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Retired and want to get back into cycling in my 60s.

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Road Cycling ďIt is by riding a bicycle that you learn the contours of a country best, since you have to sweat up the hills and coast down them. Thus you remember them as they actually are, while in a motor car only a high hill impresses you, and you have no such accurate remembrance of country you have driven through as you gain by riding a bicycle.Ē -- Ernest Hemingway

Retired and want to get back into cycling in my 60s.

Old 10-01-23, 07:06 PM
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Originally Posted by RChung
I'm sure what I consider odd is more a reflection of me than it is of you: but I think it odd that a measurement of a frame depends on things outside of the frame of reference.
.
Well they are really bike fit measurements rather than frame measurements as an isolated component. They just happen to reference points on the frame in situ relative to the ground. It would certainly be odd to use them for frame production, where individual tube lengths are more appropriate and donít depend on anything else.
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Old 10-01-23, 07:27 PM
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Originally Posted by tomato coupe
You're not looking at effective top tube length only because you've effectively fixed it by selecting the stack, reach, and seat tube angle. One could just as easily ignore seat tube angle by selecting the stack, reach, and effective top tube length. Both methods will get you to the same end point.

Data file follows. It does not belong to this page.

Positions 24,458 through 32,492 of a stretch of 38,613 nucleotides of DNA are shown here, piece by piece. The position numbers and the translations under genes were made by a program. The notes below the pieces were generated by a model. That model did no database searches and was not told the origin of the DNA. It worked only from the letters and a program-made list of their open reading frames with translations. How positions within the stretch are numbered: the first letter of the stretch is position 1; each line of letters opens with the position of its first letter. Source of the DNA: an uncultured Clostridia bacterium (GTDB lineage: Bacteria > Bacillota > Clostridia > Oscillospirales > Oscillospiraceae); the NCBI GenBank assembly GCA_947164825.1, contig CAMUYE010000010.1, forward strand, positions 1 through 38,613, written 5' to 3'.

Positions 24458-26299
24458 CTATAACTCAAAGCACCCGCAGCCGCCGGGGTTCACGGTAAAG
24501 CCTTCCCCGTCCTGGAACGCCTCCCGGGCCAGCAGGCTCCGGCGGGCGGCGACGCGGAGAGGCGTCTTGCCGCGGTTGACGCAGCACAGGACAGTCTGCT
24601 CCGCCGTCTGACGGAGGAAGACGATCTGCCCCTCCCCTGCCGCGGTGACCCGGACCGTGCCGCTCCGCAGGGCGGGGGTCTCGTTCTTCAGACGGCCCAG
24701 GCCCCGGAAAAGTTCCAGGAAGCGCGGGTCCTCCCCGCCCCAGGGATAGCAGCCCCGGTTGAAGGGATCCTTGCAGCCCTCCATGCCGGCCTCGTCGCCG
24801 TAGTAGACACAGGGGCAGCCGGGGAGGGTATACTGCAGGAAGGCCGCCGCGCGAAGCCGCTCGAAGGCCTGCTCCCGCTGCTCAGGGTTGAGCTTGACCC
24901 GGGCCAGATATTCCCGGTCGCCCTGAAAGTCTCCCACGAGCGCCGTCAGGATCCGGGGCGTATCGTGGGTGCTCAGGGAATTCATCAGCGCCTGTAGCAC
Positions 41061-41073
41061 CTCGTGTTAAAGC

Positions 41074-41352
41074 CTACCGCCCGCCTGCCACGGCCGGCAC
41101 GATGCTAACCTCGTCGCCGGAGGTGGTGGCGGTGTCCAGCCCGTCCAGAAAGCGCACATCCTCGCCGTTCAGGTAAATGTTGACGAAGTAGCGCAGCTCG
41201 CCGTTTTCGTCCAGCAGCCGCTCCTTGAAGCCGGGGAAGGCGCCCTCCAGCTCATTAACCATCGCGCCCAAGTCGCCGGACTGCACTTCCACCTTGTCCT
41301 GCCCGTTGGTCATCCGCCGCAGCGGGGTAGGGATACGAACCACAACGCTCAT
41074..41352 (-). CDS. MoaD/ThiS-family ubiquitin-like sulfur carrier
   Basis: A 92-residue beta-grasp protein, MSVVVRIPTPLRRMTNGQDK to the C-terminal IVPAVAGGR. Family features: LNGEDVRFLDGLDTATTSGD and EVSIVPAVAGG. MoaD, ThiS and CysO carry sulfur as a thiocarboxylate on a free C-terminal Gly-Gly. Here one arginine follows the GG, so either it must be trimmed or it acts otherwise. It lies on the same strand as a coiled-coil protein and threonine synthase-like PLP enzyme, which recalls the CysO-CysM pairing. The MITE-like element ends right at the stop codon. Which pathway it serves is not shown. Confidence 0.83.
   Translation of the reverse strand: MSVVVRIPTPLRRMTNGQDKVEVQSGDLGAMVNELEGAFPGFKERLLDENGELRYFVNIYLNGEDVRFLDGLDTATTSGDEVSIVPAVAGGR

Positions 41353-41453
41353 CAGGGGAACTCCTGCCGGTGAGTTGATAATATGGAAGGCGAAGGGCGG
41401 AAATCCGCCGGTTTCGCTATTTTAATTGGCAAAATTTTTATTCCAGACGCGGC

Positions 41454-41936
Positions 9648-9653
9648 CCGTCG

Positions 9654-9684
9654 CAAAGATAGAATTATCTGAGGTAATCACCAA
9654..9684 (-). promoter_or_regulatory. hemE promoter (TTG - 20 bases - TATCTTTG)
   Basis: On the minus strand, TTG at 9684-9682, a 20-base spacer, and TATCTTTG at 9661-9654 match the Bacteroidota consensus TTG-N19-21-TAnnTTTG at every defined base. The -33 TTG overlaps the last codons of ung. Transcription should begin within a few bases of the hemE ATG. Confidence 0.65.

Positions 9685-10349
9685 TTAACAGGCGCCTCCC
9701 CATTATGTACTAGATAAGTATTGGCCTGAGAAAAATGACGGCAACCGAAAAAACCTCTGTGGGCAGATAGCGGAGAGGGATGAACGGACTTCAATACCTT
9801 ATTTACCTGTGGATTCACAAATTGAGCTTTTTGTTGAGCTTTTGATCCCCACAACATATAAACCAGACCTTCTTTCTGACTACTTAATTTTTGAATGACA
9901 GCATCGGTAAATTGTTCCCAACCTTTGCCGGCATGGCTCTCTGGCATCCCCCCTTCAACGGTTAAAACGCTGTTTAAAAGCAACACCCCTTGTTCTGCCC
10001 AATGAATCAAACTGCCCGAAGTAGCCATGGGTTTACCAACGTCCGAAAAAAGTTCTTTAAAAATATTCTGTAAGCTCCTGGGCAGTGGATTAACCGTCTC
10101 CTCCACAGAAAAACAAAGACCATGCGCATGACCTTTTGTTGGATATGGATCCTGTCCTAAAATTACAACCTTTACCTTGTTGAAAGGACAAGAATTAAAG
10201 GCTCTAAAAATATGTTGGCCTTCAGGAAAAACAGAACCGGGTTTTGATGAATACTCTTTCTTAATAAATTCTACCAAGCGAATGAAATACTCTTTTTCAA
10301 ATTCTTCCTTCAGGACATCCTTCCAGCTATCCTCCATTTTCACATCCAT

I tried to explain the same to DaveSSS above, but despite his claim of understanding the trigonometry underlying our reasoning, he insists that seat tube angle is somehow a more useful number than effective top tube merely because he is used to the former.
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Old 10-03-23, 01:47 PM
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Originally Posted by DaveSSS
Too obscure and irrelevant to real life situations.
You are right...
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Old 10-07-23, 04:56 AM
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I just turned 47 recently, this Sept. 12th. I also have a 30" inseam. I ride a 56cm frame on all my road bikes. I love rim brakes. Maybe when I get into my 60s, the disc brake technology would have drastically improved by then

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Old 10-07-23, 07:20 AM
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Originally Posted by ussprinceton
I just turned 47 recently, this Sept. 12th. I also have a 30" inseam. I ride a 56cm frame on all my road bikes. I love rim brakes. Maybe when I get into my 60s, the disc brake technology would have drastically improved by then

Disc brake technology doesnít require drastic improvement. Itís already pretty well refined.
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Old 10-07-23, 09:34 AM
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Originally Posted by PeteHski
Disc brake technology doesnít require drastic improvement. Itís already pretty well refined.
Not if the gripes and grumbles I hear from club members are a decent measure of "refined or not".
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Old 10-07-23, 10:31 AM
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Originally Posted by terrymorse
Not if the gripes and grumbles I hear from club members are a decent measure of "refined or not".